After The Flood: Our Plan For Sustainable Reconstruction in Pakistan

After The Flood: Our Plan For Sustainable Reconstruction in Pakistan

  • by Architecture for Humanity
  • Aug 30, 2010
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It has been devastating to watch the waters rise and sweep away whole villages in Pakistan. With over 20 Million people affected the question is not should we respond but how? While we have been heavily involved in the rebuilding in Haiti, thanks to our local Karachi chapter, we have the capacity to respond to the post-flood regions of Pakistan. They will be our lead team for the reconstruction work ahead.

It is our mission to make sure that we are building back better but also in a sustainable manner, not just environmentally but economically too. Below is our three point plan that will evolve as funding becomes available.

Our Plan For Sustainable Reconstruction

1) Support and empower local rebuilding efforts
By working with our Karachi Chapter we can ensure that local design professionals are supported on the rebuilding effort. This month the team has been collaborating with Karachi Relief Trust on housing prototypes for areas affected in the North and South of the country. Currently they are developing a long term plan for self help reconstruction and rehabilitation in three villages.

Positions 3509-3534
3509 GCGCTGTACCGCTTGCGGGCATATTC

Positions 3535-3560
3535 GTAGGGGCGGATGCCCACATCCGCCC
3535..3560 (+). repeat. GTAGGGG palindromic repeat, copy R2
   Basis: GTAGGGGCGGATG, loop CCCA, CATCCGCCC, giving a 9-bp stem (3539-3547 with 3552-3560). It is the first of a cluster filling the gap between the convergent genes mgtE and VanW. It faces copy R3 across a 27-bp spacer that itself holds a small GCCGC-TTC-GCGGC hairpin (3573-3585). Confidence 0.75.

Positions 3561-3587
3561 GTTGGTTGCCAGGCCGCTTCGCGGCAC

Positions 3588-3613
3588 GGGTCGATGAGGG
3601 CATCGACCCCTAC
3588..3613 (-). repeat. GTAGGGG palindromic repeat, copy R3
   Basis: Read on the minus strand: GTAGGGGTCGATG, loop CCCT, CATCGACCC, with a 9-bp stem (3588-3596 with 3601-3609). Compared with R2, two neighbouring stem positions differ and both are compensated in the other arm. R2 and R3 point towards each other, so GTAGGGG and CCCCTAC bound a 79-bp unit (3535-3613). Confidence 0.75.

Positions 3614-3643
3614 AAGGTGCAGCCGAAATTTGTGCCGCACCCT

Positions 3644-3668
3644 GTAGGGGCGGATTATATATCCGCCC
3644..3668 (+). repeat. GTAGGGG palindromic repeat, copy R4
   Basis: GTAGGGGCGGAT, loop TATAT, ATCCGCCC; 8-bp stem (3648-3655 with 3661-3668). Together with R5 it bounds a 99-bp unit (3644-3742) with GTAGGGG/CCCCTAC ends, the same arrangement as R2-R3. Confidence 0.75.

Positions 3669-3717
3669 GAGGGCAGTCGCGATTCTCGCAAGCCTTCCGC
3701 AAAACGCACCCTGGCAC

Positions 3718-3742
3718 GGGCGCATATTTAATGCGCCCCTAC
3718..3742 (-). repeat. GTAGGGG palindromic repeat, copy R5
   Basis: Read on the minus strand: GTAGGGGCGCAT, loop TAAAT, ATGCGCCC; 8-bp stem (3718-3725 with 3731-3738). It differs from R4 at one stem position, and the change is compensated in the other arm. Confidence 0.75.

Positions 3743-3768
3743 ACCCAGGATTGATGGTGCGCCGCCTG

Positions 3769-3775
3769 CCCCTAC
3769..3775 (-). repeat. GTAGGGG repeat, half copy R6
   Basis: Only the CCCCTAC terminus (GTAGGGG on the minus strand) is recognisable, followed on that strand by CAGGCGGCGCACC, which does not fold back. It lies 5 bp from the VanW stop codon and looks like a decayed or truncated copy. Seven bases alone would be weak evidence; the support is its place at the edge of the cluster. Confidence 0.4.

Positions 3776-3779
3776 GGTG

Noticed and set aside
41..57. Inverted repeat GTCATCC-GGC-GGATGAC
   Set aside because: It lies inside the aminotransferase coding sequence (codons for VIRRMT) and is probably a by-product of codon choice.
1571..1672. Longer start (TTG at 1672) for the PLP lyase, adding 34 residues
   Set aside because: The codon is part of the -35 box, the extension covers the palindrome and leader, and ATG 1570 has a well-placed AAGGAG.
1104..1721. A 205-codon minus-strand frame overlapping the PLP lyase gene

Already they put up 150 tents, distributed 5000 meals a day and helped assist on the cleaning and fumigation of homes for more than 1000 families. On Tuesday August 31st, during the Live4Pakistan event, they will be erecting 20 water stations that will provide 10,000 liters of clean drinking water.

This weekend the team travels North to continue clean-up program and get people back into there homes where possible.

Architecture for Humanity Housing Prototype for Karachi Relief Trust

2) Support Historic Preservation
Architecture for Humanity and Heritage Foundation founder Yasmeen Lari have had a long standing relationship. We first connected after the Kashmir earthquake and continue to collaborate on projects, most recently school building.

They are working in the swat valley to support housing for 500 families using a simple and traditional building methodology to build incremental housing. A basic home is constructed and through technology transfer the family can implement additional rooms as needs. These shelters are 190 square feet, made from bamboo with dhijji cross bracing and cost approx $400 (the cost of a UN tent). The engineers on the building are Amin Tariq Associates.

Same price. UN Tent or sustainable incremental housing?

3) Update and distribute our disaster resistant housing manual
After the Kashmir earthquake we helped to develop a post disaster housing manual, with a focus on natural building materials. This was distributed on the ground and used for self help building.

The manual was adapted for the 2010 Haiti earthquake and we are looking to re-adapt it for the regions affected by the floods. We will work with a number of natural building experts to make sure basic housing incorporates the latest appropriate construction technologies and materials.